Progressive Networks Inc. is planning to set the standard for streaming video over the Internet with a technology called RealVideo, launched this week. The company hopes RealVideo will be as successful as its RealAudio technology, which in two years has become the de facto standard for running audio on the 'net.
RealVideo sends video over the Internet or intranets in incremental streams via a video-capture card for live video or the Apple QuickTime and AVI formats for stored video. It is for applications including Web-based videos and broadcast news, and video over corporate intranets, saysPhillip Rosedale, general manager of Progressive's applications group.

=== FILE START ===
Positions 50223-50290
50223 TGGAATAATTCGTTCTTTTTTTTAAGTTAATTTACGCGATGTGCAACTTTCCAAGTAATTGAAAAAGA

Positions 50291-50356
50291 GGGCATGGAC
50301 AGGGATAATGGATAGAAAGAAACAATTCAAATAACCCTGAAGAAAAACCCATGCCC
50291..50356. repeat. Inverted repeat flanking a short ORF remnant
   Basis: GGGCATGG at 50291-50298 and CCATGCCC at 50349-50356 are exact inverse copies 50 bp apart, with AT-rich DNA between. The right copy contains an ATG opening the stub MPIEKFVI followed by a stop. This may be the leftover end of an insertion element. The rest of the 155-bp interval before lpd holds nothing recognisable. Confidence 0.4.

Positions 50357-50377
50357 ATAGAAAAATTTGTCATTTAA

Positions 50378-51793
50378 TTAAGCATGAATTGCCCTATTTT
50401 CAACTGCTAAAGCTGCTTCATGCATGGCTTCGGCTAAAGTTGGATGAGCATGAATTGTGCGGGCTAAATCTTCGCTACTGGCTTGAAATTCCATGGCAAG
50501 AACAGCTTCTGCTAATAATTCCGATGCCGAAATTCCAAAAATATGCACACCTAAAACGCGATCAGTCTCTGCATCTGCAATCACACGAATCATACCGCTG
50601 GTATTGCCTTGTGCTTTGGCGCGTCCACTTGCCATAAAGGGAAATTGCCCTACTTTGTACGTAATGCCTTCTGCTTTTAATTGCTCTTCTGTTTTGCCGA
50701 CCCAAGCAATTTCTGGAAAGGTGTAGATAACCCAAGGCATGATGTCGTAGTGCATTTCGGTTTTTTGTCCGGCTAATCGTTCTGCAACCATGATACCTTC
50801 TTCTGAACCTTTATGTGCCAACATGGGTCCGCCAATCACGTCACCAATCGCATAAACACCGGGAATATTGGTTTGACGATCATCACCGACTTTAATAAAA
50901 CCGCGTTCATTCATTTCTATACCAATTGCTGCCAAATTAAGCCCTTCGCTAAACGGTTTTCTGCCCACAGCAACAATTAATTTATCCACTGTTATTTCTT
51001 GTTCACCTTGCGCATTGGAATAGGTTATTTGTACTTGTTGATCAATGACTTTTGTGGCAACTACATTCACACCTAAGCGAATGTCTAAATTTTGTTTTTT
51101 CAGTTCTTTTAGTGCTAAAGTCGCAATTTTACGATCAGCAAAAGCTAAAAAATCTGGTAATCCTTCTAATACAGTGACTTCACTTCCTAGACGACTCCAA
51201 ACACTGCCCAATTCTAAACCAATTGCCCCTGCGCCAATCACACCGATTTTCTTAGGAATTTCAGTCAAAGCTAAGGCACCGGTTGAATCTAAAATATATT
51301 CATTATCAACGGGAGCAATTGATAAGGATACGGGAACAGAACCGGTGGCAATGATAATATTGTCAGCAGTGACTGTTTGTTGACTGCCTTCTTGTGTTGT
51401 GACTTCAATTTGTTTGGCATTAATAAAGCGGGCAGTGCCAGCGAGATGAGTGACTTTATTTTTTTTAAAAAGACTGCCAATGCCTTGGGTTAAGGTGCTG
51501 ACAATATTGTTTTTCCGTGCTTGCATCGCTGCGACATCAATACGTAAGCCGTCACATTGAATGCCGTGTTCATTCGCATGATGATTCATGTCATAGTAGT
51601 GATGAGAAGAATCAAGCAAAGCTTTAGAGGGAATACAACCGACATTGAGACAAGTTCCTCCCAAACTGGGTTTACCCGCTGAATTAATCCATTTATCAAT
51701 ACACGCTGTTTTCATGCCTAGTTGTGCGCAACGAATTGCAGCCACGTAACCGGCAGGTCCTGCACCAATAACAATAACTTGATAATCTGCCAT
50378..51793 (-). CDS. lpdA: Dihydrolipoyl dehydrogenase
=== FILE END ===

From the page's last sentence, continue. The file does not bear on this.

RealVideo has RealPlayer client and server software and can operate on connections as slow as 28.8K bits per second, because a buffer stores incoming video so it can be played back at faster speeds. The server can send as many as 500 video streams at a time, and multiple servers can be clustered. When RealVideo ships in April, versions for Windows 95, the Macintosh PowerPC, and Unix will be available. The server software will range in price from US$295 to $4,995, and the client software is free.
Progressive Networks Inc., in Seattle, can be reached at http://www.prognet.com.